FANDOM


Farm-Fresh balanceYMMVTransmit blueRadarWikEd fancyquotesQuotes • (Emoticon happyFunnyHeartHeartwarmingSilk award star gold 3Awesome) • RefridgeratorFridgeGroupCharactersScript editFanfic RecsSkull0Nightmare FuelRsz 1rsz 2rsz 1shout-out iconShout OutMagnifierPlotGota iconoTear JerkerBug-silkHeadscratchersHelpTriviaWMGFilmRoll-smallRecapRainbowHo YayPhoto linkImage LinksNyan-Cat-OriginalMemesHaiku-wide-iconHaikuLaconic

Fridge Brilliance:

  • It can take years to get some of the jokes. More if you don't read The Bible that often.
  • War is now a woman... oh, sort of like Helen of Troy. Yet another reason for men to kill each other.
    • "Now"? Remember that as Pepper goes up against War, War smirks and says "little boys with their little toys". Also, Eve was given the flaming sword - not Adam. War has always been a woman.
  • The only composers Heaven got were Liszt and Edward Elgar, who wrote Land of Hope and Glory, one of England's unoffical national anthems.
  • Good Omens: I cant remember if I got it the first time and forgot about it, or if it went totally over my head, but the second time I read it it was a true "whooooa" moment. We know Crowley is the serpent from the Garden of Eden - a demon who corrupts humankind by causing them to reject God's instructions and eat from the tree of Knowledge. But Aziraphale, the angel who gives them his flaming sword for warmth, is Prometheus - the Titan who gave the humans heavenly fire, against the orders of Zeus, and was punished for it. Both myths describe a supernatural being in favour of humans having independent intelligence, who were punished by a god jealously guarding it - but Satan is the bad guy, whereas Prometheus is a hero. Two sides of the same coin, as Crowley and Aziraphale are shown to be throughout the book - both rejected from their respective sides of the Balance Between Good and Evil as they both consider that whether humans act for good or bad, they deserve to have the choice. -Johnny E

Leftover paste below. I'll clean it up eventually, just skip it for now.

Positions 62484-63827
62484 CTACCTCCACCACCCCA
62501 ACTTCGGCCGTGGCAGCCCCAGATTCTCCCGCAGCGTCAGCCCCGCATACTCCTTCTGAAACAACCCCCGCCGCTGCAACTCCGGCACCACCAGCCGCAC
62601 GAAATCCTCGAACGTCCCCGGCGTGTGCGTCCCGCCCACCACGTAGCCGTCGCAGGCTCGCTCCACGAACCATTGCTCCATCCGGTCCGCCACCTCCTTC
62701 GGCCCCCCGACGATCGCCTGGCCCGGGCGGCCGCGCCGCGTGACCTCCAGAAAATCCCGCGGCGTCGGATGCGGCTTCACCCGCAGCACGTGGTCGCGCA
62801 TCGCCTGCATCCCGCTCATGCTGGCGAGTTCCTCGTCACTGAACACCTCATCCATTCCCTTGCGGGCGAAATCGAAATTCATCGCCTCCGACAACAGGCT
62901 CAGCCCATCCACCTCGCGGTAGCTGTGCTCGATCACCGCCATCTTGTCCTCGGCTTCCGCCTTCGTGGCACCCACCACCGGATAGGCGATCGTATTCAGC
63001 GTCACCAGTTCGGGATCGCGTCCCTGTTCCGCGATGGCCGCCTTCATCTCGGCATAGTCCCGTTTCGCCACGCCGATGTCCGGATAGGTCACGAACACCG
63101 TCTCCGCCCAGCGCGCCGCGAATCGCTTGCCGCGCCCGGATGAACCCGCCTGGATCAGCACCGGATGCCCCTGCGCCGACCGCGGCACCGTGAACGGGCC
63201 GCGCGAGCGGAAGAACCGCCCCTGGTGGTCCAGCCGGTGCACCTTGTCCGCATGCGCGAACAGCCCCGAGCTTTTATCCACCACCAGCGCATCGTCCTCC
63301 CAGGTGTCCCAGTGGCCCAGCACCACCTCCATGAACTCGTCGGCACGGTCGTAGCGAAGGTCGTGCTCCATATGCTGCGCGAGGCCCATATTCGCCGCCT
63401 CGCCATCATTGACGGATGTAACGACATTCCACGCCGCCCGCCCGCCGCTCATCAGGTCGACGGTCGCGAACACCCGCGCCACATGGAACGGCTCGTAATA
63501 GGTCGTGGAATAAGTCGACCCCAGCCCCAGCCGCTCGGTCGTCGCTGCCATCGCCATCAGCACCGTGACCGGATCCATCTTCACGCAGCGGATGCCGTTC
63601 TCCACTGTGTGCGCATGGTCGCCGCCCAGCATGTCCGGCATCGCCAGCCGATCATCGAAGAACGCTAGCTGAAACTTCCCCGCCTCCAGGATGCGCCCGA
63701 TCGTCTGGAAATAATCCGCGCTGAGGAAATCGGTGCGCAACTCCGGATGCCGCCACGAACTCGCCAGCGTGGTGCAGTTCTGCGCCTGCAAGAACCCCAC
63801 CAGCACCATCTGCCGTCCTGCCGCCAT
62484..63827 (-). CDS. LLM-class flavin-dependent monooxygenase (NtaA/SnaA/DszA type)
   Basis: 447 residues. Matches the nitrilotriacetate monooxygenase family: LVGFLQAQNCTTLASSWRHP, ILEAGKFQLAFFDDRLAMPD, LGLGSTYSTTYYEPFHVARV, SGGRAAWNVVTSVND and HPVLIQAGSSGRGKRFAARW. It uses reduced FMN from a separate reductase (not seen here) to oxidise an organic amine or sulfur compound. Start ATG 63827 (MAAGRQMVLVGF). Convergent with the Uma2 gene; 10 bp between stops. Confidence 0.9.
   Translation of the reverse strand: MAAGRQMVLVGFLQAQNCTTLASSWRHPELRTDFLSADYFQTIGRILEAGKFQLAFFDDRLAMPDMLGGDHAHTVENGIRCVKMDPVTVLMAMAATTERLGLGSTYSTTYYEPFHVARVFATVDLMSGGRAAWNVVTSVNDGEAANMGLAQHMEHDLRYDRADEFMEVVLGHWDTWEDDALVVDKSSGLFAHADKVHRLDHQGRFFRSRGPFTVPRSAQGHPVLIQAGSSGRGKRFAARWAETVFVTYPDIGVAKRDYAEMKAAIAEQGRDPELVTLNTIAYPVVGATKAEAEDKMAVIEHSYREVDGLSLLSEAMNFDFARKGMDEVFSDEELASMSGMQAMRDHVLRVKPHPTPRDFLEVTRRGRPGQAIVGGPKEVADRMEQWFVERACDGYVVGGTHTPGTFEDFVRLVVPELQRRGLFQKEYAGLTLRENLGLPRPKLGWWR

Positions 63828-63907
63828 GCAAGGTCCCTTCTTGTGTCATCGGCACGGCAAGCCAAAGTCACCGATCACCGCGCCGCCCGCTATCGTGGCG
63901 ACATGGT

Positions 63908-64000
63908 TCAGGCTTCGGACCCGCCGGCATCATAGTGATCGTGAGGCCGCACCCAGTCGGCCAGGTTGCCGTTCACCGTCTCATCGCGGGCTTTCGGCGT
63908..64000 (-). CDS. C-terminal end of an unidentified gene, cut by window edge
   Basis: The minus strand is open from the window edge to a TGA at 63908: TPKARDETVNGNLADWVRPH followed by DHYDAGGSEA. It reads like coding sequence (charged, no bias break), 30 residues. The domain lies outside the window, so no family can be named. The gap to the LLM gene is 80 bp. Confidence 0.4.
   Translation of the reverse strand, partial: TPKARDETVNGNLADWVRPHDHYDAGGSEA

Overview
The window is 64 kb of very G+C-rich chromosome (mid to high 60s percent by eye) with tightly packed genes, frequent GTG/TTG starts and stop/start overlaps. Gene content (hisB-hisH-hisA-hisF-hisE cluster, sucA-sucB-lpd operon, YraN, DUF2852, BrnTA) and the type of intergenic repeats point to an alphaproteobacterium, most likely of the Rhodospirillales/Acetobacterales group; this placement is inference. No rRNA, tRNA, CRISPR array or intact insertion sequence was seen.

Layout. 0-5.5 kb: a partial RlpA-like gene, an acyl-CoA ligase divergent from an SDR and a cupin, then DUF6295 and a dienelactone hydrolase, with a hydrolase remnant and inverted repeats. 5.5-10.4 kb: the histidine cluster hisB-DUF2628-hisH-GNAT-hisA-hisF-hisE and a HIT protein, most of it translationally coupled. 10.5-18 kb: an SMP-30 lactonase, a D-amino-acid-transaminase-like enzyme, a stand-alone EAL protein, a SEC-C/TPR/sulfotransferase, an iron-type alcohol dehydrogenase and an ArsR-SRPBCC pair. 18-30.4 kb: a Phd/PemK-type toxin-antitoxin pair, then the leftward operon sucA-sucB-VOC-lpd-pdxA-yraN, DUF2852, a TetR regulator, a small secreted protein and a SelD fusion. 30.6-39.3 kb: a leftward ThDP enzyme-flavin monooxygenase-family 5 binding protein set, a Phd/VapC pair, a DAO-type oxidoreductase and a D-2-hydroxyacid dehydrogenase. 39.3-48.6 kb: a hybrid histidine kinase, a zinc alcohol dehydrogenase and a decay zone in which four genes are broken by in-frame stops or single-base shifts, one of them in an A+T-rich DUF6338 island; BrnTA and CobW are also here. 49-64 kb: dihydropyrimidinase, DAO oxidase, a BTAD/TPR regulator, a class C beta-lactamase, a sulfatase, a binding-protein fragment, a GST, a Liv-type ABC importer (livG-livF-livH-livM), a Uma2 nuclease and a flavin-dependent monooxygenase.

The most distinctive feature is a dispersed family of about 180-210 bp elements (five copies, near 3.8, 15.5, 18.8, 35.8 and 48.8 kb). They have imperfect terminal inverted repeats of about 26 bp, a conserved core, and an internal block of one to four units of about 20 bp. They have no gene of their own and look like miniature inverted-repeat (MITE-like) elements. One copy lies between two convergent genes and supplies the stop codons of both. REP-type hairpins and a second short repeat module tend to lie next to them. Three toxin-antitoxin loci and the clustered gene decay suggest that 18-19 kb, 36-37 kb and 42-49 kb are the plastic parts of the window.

• It took me a few readings of Good Omens to get that Anathema's relief upon hearing Crowley address Aziraphale as "angel" was that she was wary of getting raped and assumed it was a term of endearment. --Karalora
      • ...Oh, you're right. Up until now, I had just assumed that was Anathema being slightly psychic and jumping to the right conclusion, but I like that version much better. - Sylvia Viridian
      • It's also driven home when she mentally refers to them as "the consenting bicycle repairmen".
    • It took me a few readings of Good Omens to realize that shortly after Aziraphale turns all the Secret Service men's guns into harmless water pistols at Warlock's birthday party, Crowley does pretty much the same thing but in reverse at Tadfield Manor, which reinforces the mirror image vibe these two give us. -- Queen of Dorkness
      • Not all the Secret Service men's guns. "After some time, a bang was heard and window pane behind them broke. 'Oh, dear. It seems I missed one.' Aziraphale said. 'What do we do now?'" --youngstormlord
      • Who, exactly, the Them are. They're the real other Four Horsemen of the Apocalypse, the benign versions of the Rider they took out. Red is War and Pepper is Friendly Scuffles, Chalky is Pollution and Brian is Getting Delightfully Muddy, Sable is Famine and Wensleydale is something along the lines of Forgets to Eat, and while Azrael is Death, Adam is Normal, happy life. It took me so long to get that![1] --Thinks Too Much
    • Another example of Azirapale and Crowley being two sides of the same coin: their vague reference to having "resources" actually referred to the same one person. --Agent Wu
  • In another (very punny) instance of "two sides of the same coin" while having dinner together: Aziraphale is eating deviled eggs. Crowley's eating angel food cake.
  • Aziraphale's name. "Zira" in Hebrew means "brightness of morning." Aziraphale was the guardian of the Eastern Gate of Eden. Also all of the motifs of fire and light worked into his character.
    • That's a nice coincidence, but Word of God on the subject is that they made up the name to sound angel-y.

Fridge Horror:

  • Deliberately invoked and thankfully later averted in reguards to Baby B.

 It would be nice to think that the Satanist Nuns had the surplus baby - Baby B - discreetly adopted. That he grew up to be a normal, happy, laughing child, active and exhuberant; and after that, grew further to become a normal, fairly contented adult.

You don't want to know what could have happened to Baby B.

Notes

  1. Or grow that Epileptic Trees, but come on, it fits too well!
Community content is available under CC-BY-SA unless otherwise noted.